Axver (axver) wrote,

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If my entry on the day didn't make it obvious, it was ANZAC Day a few days ago. I was thinking about how it's really the only holiday anyone takes seriously here. On ANZAC Day, people will actually go to the Dawn Services and there's a whole bucketload of respect for our heritage and those who have fallen in war. In comparison? Australia Day's a good excuse for a barbecue. People are in Christmas for the presents and Easter for the chocolate. New Year's Day simply exists so that everyone can get over the hangover from the night before. And let's be honest, who cares about the Queen's Birthday? No-one gives a damn that it's the Queen's birthday (or at least is the day designated as the day to celebrate a birthday that I think is earlier in the year). Everyone's just in it because they get a day off work, and who doesn't like that? Australia could become a republic and we'd probably still celebrate the Queen's birthday. Or we'd suddenly decide we really love Edmund Barton and should've been celebrating his birthday all along instead.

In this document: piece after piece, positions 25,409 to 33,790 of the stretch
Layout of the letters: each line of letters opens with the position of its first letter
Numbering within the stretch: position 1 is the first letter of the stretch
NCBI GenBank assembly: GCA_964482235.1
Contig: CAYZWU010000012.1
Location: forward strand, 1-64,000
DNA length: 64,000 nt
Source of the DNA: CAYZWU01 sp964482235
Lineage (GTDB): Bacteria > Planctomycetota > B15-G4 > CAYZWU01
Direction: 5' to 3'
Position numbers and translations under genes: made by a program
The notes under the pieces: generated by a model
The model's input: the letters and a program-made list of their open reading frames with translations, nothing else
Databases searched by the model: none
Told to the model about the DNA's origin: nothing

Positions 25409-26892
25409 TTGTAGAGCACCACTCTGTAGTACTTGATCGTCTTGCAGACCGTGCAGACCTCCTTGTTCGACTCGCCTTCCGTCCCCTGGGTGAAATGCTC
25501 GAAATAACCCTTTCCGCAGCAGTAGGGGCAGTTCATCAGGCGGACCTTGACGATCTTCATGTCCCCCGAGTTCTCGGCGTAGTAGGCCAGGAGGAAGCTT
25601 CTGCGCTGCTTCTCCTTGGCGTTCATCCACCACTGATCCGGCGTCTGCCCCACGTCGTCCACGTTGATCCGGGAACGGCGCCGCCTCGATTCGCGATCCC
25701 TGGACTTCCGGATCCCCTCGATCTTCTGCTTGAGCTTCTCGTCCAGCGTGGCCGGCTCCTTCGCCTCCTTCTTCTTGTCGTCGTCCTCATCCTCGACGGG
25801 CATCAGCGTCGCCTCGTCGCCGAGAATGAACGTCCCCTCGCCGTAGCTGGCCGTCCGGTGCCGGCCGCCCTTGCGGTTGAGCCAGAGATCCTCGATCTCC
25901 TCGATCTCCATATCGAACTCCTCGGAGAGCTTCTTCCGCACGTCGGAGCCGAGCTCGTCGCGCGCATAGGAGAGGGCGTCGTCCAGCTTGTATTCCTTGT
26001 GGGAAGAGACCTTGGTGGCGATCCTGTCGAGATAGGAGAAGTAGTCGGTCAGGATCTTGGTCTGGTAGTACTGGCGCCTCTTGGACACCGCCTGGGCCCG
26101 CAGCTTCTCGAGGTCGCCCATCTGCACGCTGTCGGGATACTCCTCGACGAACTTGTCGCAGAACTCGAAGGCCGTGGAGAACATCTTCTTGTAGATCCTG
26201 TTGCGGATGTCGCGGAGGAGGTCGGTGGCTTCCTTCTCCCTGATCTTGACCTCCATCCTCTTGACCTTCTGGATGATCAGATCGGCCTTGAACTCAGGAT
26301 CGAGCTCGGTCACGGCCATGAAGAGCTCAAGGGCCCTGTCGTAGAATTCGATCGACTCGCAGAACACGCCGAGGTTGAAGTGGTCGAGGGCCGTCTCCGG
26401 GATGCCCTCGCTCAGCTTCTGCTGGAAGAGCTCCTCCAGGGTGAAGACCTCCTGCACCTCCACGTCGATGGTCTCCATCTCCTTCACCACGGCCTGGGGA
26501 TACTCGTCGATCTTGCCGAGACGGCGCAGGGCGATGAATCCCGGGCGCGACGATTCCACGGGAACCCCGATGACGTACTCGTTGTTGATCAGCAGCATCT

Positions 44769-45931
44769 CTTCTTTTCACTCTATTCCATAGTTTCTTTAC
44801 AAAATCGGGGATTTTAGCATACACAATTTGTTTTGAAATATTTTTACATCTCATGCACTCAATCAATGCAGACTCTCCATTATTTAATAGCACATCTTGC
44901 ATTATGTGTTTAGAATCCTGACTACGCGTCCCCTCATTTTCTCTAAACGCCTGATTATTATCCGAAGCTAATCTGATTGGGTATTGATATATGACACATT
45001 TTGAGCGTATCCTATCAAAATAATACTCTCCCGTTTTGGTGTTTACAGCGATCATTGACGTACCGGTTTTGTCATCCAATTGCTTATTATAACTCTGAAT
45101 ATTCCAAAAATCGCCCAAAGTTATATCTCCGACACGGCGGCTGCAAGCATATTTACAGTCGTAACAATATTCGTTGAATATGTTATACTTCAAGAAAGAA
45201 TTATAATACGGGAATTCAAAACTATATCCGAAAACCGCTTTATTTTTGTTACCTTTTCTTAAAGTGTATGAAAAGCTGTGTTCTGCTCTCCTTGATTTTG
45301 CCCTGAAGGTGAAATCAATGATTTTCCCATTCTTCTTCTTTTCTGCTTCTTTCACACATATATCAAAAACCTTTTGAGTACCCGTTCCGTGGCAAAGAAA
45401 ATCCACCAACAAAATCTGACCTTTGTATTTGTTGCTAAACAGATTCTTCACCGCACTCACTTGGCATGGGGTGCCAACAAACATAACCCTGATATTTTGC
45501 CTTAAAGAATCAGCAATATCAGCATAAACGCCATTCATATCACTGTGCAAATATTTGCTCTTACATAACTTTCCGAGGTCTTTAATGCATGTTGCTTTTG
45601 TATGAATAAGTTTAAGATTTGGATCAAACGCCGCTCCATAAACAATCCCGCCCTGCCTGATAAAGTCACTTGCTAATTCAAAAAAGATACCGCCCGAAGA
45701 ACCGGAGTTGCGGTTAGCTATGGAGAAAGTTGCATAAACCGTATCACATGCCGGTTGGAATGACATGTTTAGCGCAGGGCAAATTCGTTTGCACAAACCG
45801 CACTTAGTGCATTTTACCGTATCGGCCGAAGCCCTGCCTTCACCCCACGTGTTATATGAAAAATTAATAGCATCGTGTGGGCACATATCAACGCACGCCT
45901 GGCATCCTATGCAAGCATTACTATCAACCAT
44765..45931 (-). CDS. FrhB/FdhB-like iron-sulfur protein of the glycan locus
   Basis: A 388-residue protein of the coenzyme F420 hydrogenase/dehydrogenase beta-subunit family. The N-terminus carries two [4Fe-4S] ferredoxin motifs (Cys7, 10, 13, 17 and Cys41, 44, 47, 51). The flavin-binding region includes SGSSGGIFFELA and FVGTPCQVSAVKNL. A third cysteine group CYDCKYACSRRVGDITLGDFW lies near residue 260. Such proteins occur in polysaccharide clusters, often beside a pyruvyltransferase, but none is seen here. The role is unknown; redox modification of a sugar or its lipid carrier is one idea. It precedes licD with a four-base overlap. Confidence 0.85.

My point is that no-one typically cares about the reasons behind a holiday, we're just pleased to have a day off work. So what if you aren't a Christian? Hooray for Easter! Chocolate and a couple of days off work. Who doesn't like that? If you don't want to hear about Jesus, just don't go to church, it's that simple. And the Queen's Birthday? Cheers, Queenie, thanks for existing so we can have a day off! I can't hate the Queen, purely for the reason that it's because of her that we all get a holiday on the second Monday in June (or the first Monday if you live in New Zealand, and I think Western Australia celebrates it in late September).

So, by this logic, I've determined we should have John Howard Day and George W. Bush Day. It would actually make their existence useful. Cheers, Bush and Howard! I can't bloody stand either of you, but thanks for giving us an excuse to not do work!

With that said, I better return to writing and trying to complete my essay on the political impact of the Protestant Reformation generally and John Calvin's teachings specifically on the Genevan Republic in the sixteenth century. Thrilling, I can assure you.
Tags: anzac day, holidays
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